You might also have to think twice if your profession takes long hours away and the cat will be on their own without company or respite from the loneliness.
Plenty of toys, games, puzzles, and exercise will be needed to keep the Maine Coons mental health up.
Be careful about overfeeding as a substitute for entertainment. The cat may eat as something to do, and as such become obese.
You might need to escape proof your home as well, and make sure the temperature can be controlled.
Open windows or balconies are good for humans in apartments but not so great for a worried Maine Coon owner.
Deciding to let your cat out of an apartment is more analogous to a house with a cat flap.
There’s nothing to say an apartment can’t have a cat flap either.
If you are near a stairwell then why not.
Firsty, the advantage is that your Maine Coon will be able to get its own exercise.
While toys may be nice, they aren’t as necessary. If your Maine Coon becomes bored then it can go out for a while and take a look around.
As such they are exposed to a much more ‘cat like’ lifestyle so there is a natural set of stimuli that go along with this approach.
They can fulfil their natural hunting instincts as well which keeps them alert, healthy, and dexterous.
As a small downside, if you have a female Maine Coon you have little control of pregnancy without spaying the cat first.
Talking of which cats are quite territorial. If you live in a densely populated urban environment the chances of fights with other cats is greater.
Also, as with any urban environment, are the natural dangers of traffic and accidents that can happen quite easily.
Among the factors you might need to think about, there are some distinct advantages to having an indoor Maine Coon.
Firstly, they live longer.
An indoor Maine Coon is much more secure, and safe and studies prove that well cared for indoor Maine Coons will live a long life.
You also get to take them out for walks and get your own exercise too.
A Maine Coon will happily go for a walk as they are adaptable cats, and trust their owners.
They also happily go into those cat backpacks so trips away become easier. This is good for their mental health as well.
Apartments cats are thought to live in a safer environment.
While the outdoors sounds exciting, a cat can get into fights, catch FIP or FIV, or have to constantly dodge traffic.
An indoor cat is less at risk from life threatening external risks.
Luckily Maine Coons are very affectionate and resourceful. They also adapt easily to their surroundings.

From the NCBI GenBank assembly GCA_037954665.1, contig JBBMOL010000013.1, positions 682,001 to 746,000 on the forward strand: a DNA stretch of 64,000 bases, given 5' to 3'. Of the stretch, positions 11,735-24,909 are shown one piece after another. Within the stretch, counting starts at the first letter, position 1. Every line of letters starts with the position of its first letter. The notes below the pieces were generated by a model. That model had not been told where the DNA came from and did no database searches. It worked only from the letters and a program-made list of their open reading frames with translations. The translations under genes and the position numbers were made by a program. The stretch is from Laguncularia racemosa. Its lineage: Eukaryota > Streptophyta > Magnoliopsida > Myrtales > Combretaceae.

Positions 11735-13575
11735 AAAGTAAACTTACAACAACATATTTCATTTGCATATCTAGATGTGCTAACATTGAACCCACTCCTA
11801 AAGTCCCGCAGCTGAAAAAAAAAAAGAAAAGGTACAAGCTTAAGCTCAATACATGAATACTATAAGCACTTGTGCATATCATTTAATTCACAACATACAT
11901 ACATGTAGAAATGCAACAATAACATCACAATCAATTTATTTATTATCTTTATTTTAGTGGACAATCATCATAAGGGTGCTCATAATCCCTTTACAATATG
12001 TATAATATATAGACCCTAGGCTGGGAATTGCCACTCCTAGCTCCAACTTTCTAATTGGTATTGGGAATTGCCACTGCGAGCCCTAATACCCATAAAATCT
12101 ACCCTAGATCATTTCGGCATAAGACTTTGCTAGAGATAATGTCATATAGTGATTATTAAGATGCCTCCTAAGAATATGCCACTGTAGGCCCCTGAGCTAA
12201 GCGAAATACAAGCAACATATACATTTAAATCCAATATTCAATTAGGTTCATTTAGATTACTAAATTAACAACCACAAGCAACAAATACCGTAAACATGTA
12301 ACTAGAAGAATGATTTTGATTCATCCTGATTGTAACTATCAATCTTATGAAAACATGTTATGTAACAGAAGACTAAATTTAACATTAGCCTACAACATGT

Many Maine Coons are apartment cats, with hundreds of thousands of previous Maine Coons having gone before them.
Maine Coons perfectly adapt to apartment life if they are kept healthy.
A set of advantages wouldn’t be complete without looking at the other side of the coin.
Disadvantages aren’t hurdles that are insurmountable, but things to keep in mind with respect to keeping your Maine Coon healthy.
The first thing to discuss would be the level of confinement.
A Maine Coon that doesn’t have enough space, or place to go that it can call its own, might feel the need to try and find some space away from the home.
It may grow anxious with the lack of personal space, so if possible try and keep a little corner of the apartment where the Maine Coon can go to get away from things.
Cats are obviously used to roaming free and over time, especially without company or entertainment they may get a little restless.
To relieve pressures it might get destructive or become withdrawn. It’s imperative to keep an apartment Maine Coon as mentally stimulated as possible.
Keeping your Maine Coon more exclusively inside an apartment doesn’t eliminate physical risks.
Apartments vary, but one of the biggest risks is either open windows or access to balconies.
While a cat can be careful, accidents do happen.
You can install netting or some form of mesh barricade .
I have done this with my balcony and installed some plateau’s for my Maine Coon to perch on and watch the world go by.
Open spaces with dangers are a risk for any cat, even a Maine Coon.
Additionally, doors that swing open without being sprung loaded to close can often be an avenue for escape or at least that cat trying out that famous curiosity.
An indoor Maine Coon experiencing the world for the first time is a little bit at risk.
Apartments can have mezzanine levels, and even open stairs that can pose a risk, especially for kittens.
Cats can fall from great heights and survive, but it’s better if it’s controlled at their own risk appetite.